I have had a big love affair with Torrontes for at least 15 years. Argentina’s signature white varietal, Torrontes is pure seduction.   I love it on so many levels.  First, because it’s a food friendly wine (good acid levels make it perfect for pairing).   Second of all, this sexy little fruit-bomb offers both an enticing nose as well as taste of some of my favorite summer fruits:  apricots and peaches.  Last, the wine has a sensual velvety texture.   I have written about Torrontes probably in 10 articles, however, on my recent trip to South America I learned something new I want to share with you.

Torrontes is a cross between the Muscat & Mission grape.  I’ve long been a huge fan of dry Muscat wines (especially those from Alsace).   The Mission grape was brought to South America by Spanish conquistadores who wanted to make wine.  Interestingly, the Mission grape was among the first also cultivated in the USA.

Torrontes, rarely seen outside of Argentina, is the perfect warm weather wine.  As we live in a near-perfect climate of year around 70 degrees in San Diego, we always have plenty of it on hand.  As we have just purchased a small hideaway for weekends on the nearby beach, we’re ramping up our stock.  With summer approaching quickly, you may want to consider doing the same. 

My favorite producer?  This year it was the 2015 Series A by Zuccardi.  Grown in the Salta region of the Argentine Andes in one of the world’s highest vineyards, this Torrontes is a steal at $15-20 a bottle.  In case you can’t find it at your local retailer, it can easily be obtained on the Internet.  For example, Wine.com currently has this vintage for $15...while there's a shipping fee, there's no tax.   (Be sure to order bottles shipped soon and always insist that the order be shipped on a Monday so that it's not sitting in some hot warehouse over a weekend).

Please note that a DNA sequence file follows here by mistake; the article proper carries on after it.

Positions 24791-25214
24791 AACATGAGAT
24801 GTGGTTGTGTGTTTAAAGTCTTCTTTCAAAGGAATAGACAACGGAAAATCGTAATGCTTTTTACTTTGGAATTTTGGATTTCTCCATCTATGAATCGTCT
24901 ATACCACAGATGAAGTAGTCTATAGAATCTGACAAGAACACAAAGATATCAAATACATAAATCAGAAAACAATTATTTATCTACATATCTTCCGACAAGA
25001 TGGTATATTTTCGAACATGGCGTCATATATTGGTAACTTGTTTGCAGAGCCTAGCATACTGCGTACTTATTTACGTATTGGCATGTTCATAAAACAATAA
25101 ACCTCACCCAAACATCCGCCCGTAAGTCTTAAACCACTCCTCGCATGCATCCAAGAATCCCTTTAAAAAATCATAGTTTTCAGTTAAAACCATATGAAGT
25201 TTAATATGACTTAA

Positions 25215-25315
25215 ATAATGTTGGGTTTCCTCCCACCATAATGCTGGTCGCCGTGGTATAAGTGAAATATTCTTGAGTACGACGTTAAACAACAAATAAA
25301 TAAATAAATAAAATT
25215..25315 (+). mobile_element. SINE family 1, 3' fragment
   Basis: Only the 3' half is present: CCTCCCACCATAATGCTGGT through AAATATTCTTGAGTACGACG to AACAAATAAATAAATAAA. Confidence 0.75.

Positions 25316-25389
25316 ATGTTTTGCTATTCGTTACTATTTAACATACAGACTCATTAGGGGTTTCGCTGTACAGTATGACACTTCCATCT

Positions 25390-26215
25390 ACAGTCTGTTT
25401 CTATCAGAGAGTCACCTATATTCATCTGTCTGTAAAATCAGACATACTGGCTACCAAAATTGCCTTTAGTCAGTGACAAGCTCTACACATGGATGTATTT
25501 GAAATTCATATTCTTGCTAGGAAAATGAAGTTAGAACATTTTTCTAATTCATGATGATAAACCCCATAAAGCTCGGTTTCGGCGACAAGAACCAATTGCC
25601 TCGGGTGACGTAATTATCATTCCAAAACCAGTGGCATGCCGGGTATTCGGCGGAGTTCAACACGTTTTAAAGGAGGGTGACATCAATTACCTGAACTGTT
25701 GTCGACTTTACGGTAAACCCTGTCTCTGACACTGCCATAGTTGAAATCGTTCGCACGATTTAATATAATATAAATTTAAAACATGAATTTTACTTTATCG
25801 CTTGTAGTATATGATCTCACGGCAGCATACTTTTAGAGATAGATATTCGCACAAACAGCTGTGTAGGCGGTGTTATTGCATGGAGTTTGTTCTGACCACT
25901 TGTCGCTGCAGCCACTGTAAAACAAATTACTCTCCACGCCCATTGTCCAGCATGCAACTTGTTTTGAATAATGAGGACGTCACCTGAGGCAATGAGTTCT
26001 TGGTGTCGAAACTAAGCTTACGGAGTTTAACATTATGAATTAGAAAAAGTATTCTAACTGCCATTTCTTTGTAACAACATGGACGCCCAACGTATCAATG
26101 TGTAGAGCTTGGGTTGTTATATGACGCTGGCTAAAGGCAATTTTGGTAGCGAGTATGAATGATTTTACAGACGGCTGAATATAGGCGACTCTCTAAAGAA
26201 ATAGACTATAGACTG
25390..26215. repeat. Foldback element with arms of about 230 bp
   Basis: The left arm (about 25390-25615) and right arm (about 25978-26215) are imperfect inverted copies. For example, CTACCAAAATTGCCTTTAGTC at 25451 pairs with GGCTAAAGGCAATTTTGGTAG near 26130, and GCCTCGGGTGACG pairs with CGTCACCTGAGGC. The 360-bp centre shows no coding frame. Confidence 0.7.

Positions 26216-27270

Viva Torrontes!  


Friday, April 21, 2017

Tequila Vs Mezcal

               Agave plants are prepared for their painstaking cooking process in earthen ovens.

On a recent trip to Northern California friends took me to a hip Oaxacan restaurant in downtown Oakland, the new foodie’s mecca of the San Francisco Bay Area.  Having lived in Oakland for 40 years prior to relocating to San Diego, I was ready to celebrate the city’s culinary renaissance with a serious margarita at this new Mexican restaurant.  I discussed the tequila options in detail with the waiter, and settled on a middle of the road quality from their list of >200 tequilas.  The drink I received blew my mind.

While I am a wine expert, my knowledge of tequila is somewhat limited.  Having grown up on Mexican food and visited Mexico close to 100 times, I’ve had my fair share of margaritas, however, I’ve never seriously analyzed tequila.  While I’ve developed a killer margarita recipe (one of my most requested), I’ve concentrated more on the ratios involved, and complexity using a mélange of different citrus.  The margarita I was served at this restaurant changed forever changed my future margaritas.

I knew the tequila in my drink was something completely different from what I have ever experienced.  What I tasted was a complex layering of something smoky.  Could I have mistakenly ordered a very old tequila that had been aged in wood which had a high toast on the barrel?  (Do tequila makers even use toasted barrels?)